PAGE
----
The offshore wind industry will create new jobs and investment in communities hardest hit by the energy transition including the Latrobe Valley in Victoria, the Hunter Valley in New South Wales and Gladstone in Queensland.
The Federal Government just tabled a long awaited draft legislation to approve offshore wind farms. From what we see, the bill is a good step forward for investment in offshore wind development and a just transition for coal communities - a step we have been waiting for for years and one we’ve been closely involved with (see our submission that helped shape this legislation)
Australia has some of the best offshore wind resources in the world so the delay in delivering this federal framework has seen Australia lag comparable countries and fail to make the most of its natural potential.
Offshore wind diversifies our energy supply, delivering power at times when solar power and onshore wind might not be. For example, studies suggest that the wind resource off Gippsland, where Star of the South is proposed, is strong during heat waves when Melbourne’s electricity demand is highest.
A recent study led by CSIRO, UTS and with strong support of the union movement found that there could be 5,000 – 8,000 jobs each year from offshore wind. The offshore wind zones identified by AEMO so far Gippsland, Hunter Coast, Illawarra Coast, and North West Tasmanian Coast - there’s a role for offshore wind in transitioning jobs from coal to renewable. The skills that maritime workers have are transferable skills for the offshore wind industry, located where there’s coal power stations and exports. Diversify coal exports.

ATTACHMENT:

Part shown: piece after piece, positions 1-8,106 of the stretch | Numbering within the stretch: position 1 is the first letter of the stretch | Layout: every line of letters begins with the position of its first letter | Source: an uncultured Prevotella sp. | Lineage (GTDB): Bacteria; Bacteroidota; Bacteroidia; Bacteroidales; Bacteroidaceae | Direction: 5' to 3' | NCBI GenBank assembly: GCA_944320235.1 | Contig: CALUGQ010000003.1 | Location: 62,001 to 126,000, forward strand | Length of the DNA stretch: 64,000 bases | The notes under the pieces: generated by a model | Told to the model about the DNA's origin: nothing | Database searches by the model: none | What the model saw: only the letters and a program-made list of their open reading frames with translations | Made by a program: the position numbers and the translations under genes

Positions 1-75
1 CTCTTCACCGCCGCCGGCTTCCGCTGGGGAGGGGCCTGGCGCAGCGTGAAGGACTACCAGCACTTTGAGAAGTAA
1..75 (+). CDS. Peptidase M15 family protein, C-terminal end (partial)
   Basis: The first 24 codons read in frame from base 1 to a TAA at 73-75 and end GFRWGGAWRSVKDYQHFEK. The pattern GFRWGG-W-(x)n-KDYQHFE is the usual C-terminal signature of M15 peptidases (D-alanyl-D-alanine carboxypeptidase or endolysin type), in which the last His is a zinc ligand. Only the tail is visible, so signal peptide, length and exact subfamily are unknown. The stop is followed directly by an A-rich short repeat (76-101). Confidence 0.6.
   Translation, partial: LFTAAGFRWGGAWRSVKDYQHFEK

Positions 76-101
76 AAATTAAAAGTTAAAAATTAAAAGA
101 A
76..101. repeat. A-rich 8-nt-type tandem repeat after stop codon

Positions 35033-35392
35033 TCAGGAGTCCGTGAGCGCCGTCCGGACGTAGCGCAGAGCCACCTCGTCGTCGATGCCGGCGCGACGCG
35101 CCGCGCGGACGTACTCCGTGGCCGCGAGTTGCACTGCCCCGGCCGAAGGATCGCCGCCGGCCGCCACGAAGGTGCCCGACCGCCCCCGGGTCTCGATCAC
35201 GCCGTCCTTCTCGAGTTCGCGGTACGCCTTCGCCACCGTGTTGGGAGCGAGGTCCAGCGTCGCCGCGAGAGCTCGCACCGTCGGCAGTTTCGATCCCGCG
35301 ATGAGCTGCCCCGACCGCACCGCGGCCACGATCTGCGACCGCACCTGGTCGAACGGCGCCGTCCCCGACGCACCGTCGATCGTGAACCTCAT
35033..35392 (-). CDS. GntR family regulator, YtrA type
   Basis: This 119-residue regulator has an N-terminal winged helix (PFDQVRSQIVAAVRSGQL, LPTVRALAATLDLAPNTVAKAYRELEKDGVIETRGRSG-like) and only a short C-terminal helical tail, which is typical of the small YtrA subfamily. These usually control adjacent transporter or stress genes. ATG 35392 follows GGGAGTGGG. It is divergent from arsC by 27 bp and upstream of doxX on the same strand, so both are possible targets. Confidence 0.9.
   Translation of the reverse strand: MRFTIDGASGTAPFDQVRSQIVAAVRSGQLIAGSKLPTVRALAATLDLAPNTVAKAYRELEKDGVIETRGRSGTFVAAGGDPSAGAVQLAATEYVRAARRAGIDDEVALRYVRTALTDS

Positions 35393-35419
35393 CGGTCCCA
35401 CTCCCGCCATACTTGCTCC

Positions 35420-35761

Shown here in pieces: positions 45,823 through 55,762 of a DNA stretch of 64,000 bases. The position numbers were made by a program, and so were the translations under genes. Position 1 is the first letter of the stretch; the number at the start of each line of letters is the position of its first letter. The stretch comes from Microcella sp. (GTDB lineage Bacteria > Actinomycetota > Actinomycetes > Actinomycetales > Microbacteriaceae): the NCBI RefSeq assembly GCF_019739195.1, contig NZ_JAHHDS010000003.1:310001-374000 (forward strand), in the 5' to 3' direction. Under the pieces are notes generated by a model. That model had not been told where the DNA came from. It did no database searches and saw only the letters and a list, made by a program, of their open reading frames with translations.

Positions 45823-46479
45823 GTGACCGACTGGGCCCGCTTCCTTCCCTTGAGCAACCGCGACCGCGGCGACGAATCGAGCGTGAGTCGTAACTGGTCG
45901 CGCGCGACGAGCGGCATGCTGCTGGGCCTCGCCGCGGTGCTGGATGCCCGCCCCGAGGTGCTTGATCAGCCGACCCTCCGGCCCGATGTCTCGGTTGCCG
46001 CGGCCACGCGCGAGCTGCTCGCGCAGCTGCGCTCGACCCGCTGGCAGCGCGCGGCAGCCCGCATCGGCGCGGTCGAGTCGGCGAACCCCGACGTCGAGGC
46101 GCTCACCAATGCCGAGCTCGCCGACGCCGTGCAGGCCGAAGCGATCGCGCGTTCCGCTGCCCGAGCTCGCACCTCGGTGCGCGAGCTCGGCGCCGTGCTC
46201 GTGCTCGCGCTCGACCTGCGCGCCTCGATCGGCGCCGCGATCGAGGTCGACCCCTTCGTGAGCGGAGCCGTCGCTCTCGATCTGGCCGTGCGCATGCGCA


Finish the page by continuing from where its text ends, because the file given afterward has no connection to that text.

What would an offshore wind farm look like?
The Star of the South proposal off the coast of Victoria is the most mature proposal in Australia. It would provide 2.2 GW of new capacity, powering around 1.2 million homes across the state and 20% of Victoria’s electricity needs.
The website for Star of the South has some staggering figures for the economic benefits:
Around 2,000 direct jobs in Victoria over its lifetime, including 760 Gippsland jobs during construction and 200 ongoing local jobs once it’s up and running. The project would invest around $8.7 billion in Victoria over its lifetime, including an estimated $6.4 billion direct boost to Gippsland’s economy
The project would kickstart an offshore wind manufacturing industry and new clean energy hub in Gippsland making a just transition possible
The project has had excellent community engagement and has some great plans for community benefits.
We’re still making our way through the 300+ page legislation and there are certainly questions at this stage:
- Is there sufficient weight given to community benefits and local jobs in the approval process,
- What is the trigger mechanism for the Minister to declare areas for offshore wind farm?
- Why have decommissioning taxes been applied to offshore wind farms that aren’t applied to oil and gas projects?
Having a plan for offshore wind is long overdue but this is the first step, we’re looking forward to seeing this crucial source of clean power rolled out across Australia’s beautiful coastlines and replacing the last of our polluting coal-burning plants.